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Re: Is this attempt at increasing contrast for a documentation system any good?


From: glen walker
Date: Feb 19, 2021 10:01AM

I was going to point out the same things as Patrick but he's in an earlier
time zone and was able to catch it before me :-)

One other question you asked, or rather, it was a statement and not really
a question:

"Since the system is used for programming language documentation, it
features "syntax highlighting", which uses a variety of colors to highlight
code text blocks. I found it quite challenging making each of
these colors contrast against both the background, and also from each

Yes, that is a bit tricky. You actually have two accessibility challenges
there. One is the contrast of the various text colors to the light gray
background and the other is that the different colors are conveying
information that a color deficient user might not see. The WCAG
requirement for the use of color might come into play. It's 1.4.1 "Color
is not used as the only visual means of conveying information..." (

The code block shows function names in blue, strings in green, declarative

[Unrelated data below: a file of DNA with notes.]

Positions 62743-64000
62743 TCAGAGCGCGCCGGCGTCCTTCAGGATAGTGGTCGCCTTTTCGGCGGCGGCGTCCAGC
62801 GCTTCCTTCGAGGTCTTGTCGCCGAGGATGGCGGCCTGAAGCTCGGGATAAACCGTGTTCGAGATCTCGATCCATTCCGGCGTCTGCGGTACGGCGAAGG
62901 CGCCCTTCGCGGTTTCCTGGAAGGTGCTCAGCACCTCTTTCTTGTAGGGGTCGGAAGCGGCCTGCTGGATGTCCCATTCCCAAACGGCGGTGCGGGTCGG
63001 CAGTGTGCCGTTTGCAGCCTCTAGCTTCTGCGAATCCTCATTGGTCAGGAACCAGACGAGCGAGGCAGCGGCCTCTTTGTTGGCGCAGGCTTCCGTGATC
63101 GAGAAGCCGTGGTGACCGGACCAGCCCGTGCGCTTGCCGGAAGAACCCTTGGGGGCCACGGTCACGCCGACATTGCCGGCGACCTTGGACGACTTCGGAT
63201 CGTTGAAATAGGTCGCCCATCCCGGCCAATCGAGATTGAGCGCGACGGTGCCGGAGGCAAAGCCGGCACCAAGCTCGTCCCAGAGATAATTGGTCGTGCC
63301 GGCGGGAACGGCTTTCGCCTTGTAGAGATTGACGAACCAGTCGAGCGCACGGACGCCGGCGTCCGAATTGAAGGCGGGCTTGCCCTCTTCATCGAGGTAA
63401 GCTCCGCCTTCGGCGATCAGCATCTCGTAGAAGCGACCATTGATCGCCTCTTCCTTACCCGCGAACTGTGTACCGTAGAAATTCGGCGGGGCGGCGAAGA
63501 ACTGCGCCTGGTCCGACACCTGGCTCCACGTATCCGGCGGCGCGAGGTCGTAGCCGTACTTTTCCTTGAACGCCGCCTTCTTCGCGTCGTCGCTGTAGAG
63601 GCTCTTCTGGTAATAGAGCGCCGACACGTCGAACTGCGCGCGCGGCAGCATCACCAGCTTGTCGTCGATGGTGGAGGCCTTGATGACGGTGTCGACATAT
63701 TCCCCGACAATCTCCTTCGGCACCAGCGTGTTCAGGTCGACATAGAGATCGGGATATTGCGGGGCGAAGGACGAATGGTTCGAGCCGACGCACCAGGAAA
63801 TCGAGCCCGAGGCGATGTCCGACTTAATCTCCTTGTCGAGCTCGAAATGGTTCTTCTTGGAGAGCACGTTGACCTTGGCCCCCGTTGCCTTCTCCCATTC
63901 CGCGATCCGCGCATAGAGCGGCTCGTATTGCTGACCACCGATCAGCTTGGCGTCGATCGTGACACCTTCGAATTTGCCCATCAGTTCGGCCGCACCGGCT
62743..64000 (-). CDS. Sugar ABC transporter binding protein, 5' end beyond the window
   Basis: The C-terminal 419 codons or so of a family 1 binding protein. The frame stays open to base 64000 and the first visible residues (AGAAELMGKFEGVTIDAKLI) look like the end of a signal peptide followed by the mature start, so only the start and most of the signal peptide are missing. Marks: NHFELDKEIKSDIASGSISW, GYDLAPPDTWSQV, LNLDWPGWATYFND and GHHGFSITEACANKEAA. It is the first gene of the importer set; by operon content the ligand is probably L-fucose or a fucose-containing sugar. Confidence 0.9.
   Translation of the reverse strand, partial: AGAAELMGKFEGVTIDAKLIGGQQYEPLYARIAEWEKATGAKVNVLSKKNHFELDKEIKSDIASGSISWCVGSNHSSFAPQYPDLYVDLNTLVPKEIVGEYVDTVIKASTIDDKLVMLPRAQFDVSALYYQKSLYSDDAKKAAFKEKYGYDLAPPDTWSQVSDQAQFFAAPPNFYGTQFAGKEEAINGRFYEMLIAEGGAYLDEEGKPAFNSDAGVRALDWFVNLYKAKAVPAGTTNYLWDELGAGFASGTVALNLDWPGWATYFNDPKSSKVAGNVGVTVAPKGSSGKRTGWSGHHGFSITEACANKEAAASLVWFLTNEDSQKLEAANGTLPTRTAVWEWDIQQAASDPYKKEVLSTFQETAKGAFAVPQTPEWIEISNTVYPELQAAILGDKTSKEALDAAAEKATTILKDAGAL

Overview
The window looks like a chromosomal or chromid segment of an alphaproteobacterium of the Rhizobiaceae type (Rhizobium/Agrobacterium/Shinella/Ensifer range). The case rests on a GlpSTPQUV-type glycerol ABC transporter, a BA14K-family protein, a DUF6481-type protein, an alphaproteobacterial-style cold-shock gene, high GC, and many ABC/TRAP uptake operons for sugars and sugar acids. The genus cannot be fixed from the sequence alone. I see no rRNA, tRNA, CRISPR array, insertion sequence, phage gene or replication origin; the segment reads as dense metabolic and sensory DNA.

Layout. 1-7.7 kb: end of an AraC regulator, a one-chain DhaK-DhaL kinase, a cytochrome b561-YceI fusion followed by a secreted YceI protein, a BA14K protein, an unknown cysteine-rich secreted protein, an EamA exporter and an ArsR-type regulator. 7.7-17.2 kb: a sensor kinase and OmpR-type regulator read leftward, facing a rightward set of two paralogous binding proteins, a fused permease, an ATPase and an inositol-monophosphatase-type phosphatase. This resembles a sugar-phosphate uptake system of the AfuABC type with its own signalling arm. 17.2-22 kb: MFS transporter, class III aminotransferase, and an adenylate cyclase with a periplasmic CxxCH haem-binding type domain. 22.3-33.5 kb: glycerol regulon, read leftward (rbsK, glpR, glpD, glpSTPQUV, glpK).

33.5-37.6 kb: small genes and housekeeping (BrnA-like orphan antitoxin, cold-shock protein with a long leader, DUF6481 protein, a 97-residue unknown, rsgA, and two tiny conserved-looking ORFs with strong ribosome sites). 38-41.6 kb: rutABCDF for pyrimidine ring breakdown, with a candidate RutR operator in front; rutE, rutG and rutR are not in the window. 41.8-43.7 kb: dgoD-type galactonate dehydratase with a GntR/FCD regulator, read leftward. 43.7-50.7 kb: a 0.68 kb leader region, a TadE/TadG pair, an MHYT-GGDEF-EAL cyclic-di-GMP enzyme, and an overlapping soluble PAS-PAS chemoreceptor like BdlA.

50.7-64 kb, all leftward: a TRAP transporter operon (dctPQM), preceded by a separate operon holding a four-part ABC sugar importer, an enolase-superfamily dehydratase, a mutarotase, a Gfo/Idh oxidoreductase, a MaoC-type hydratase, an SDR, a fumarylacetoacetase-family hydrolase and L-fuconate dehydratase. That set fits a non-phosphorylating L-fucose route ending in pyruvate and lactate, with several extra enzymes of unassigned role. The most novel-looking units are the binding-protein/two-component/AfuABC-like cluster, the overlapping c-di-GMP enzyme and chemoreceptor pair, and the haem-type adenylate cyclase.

words in purple, etc. Color is being used to convey information but there
are only so many other non-color things you can do. Some could be bold (in
addition to being blue), some could be italic (in addition to being green),
some could be underlined (in addition to being purple), etc. And you could
have combinations, such as bold and italic in addition to dark red. But
the "information" being conveyed by color in the code blocks is not that
important (in my opinion - as a developer myself). While color is nice to
make scanning the code quicker, sometimes I find all the color changes very
distracting and I go back to monochrome.

So I would recommend:
1. Try to have sufficient contrast for the various colors for the different
parts of the language (your "contrast" theme)
2. Provide another theme that has bold, italic, underline, either in
addition to the color or instead of the color (or both - two themes)
3. Provide a theme that doesn't have color (monochrome) in case colors are
distracting. And based on what you do for #2, the monochrome could have
bold, italic, underline.

I like your "contrast" theme. It's easier for me to read.